Prepare for Wildfire Indoors
Weekly Tip #6: Create a Home Hardening Plan
Because we won't be out in the community for the next several weeks, the Tahoe Network is sending out weekly tips on how to prepare for wildfire inside your home.
This Week's Tip: Create a Home Hardening Project Plan
Now that the snow has melted, it's time to start planning and implementing projects that harden your home from embers to increase the chance of it surviving a wildfire.

"Home hardening" is the process of preparing your home for wildfire embers by addressing its most vulnerable components and retrofitting them with fire-resistant building materials.

If you haven't already, check out last week's newsletter and learn how to identify where your home is most vulnerable to an ember attack.

How you prioritize home hardening projects may depend on your time and personal budget. Even if you can't do everything, anything you do to harden your home can increase its odds of surviving a wildfire.

Annual Maintenance

Routine maintenance to remove combustible materials is a good place to start.

Remove combustible items such as firewood from underneath, on, or next to your deck.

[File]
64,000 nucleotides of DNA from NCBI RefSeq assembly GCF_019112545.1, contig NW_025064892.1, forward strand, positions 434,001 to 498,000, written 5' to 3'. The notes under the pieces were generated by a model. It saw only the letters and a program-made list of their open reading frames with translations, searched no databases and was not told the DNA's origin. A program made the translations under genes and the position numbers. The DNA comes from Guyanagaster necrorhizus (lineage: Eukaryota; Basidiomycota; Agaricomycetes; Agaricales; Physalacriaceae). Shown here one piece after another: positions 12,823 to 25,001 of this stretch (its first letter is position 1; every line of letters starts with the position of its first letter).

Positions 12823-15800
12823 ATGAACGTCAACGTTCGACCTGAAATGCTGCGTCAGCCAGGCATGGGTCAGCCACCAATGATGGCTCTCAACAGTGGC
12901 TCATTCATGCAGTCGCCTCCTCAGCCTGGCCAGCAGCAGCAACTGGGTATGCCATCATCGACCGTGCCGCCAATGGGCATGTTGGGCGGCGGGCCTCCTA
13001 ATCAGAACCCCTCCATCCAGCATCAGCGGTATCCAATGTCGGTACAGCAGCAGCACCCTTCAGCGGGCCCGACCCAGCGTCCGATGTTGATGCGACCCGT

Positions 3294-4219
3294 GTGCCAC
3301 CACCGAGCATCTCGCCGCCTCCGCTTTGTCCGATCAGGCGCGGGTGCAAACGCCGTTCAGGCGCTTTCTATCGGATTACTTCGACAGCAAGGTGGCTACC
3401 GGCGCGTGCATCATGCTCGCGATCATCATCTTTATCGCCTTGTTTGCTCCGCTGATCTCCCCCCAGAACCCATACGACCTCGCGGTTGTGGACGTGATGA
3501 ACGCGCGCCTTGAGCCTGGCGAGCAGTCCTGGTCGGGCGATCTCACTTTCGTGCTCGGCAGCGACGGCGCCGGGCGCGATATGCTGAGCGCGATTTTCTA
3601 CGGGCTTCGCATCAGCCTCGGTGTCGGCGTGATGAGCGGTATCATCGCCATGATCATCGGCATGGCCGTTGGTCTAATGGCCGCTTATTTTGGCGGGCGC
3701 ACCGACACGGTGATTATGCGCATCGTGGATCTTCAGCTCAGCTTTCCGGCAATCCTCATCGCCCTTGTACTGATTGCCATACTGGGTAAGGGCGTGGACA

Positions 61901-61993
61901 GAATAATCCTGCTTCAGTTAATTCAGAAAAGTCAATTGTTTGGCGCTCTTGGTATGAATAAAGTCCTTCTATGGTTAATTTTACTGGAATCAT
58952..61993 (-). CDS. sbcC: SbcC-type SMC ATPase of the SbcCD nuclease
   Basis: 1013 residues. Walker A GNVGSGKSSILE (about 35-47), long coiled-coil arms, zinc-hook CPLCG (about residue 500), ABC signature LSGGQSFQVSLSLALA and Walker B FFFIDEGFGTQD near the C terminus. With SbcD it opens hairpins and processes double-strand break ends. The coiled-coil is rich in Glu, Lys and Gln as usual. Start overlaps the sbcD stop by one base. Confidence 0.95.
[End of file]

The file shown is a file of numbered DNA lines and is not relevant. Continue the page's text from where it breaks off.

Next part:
❑ Remove debris (pine needles, leaves or twigs) from your 5 foot non-combustible zone.
❑ Remove debris (pine needles, leaves or twigs) from your roof, gutters, chimneys, and skylights.
❑ Move combustible items (newspapers, photos, cardboard boxes) away from vents in attics and crawl spaces.
DIY Projects

❑ Replace 1/4-inch mesh screening with 1/8-inch noncombustible metal mesh screening on all vents.

❑ Replace combustible landscaping such as manzanita or wood / rubber mulches with fire-resistant landscaping such as herbaceous plants or rocks / gravel.

❑ Install a noncombustible gutter guard to reduce accumulated debris.

If you have the time and budget, consider planning more involved projects that prepare your home's exterior for wildfire. Keep in mind some of these projects may require the help of a professional contractor.
Roof Covering
❑ If you have a wood shake or shingle roof, replace it with a Class A roof covering.
❑ Fill gaps in open eave areas
with durable caulk, and enclose eave areas to create soffited-eaves.
Exterior Siding
❑ Replace wood shake or shingle siding with noncombustible siding such as stucco, steel or fiber cement.
Windows and Skylights
❑ Install or upgrade windows and skylights to multi-pane tempered glass.
Additional Resources

Learn about home ember vulnerabilities.

Learn about California building code and how to build, harden, or retrofit your home for wildfire.

Learn about Washoe county building codes and how to build within the wildland urban interface.

Learn about Douglas county building codes and how to build within the wildland urban interface.

Learn how homes catch fire and how to harden your home to survive an ember storm.

Learn how to prepare for wildfire in the Tahoe Basin.

Thank you for reading our weekly tip, we hope you feel more prepared for wildfire!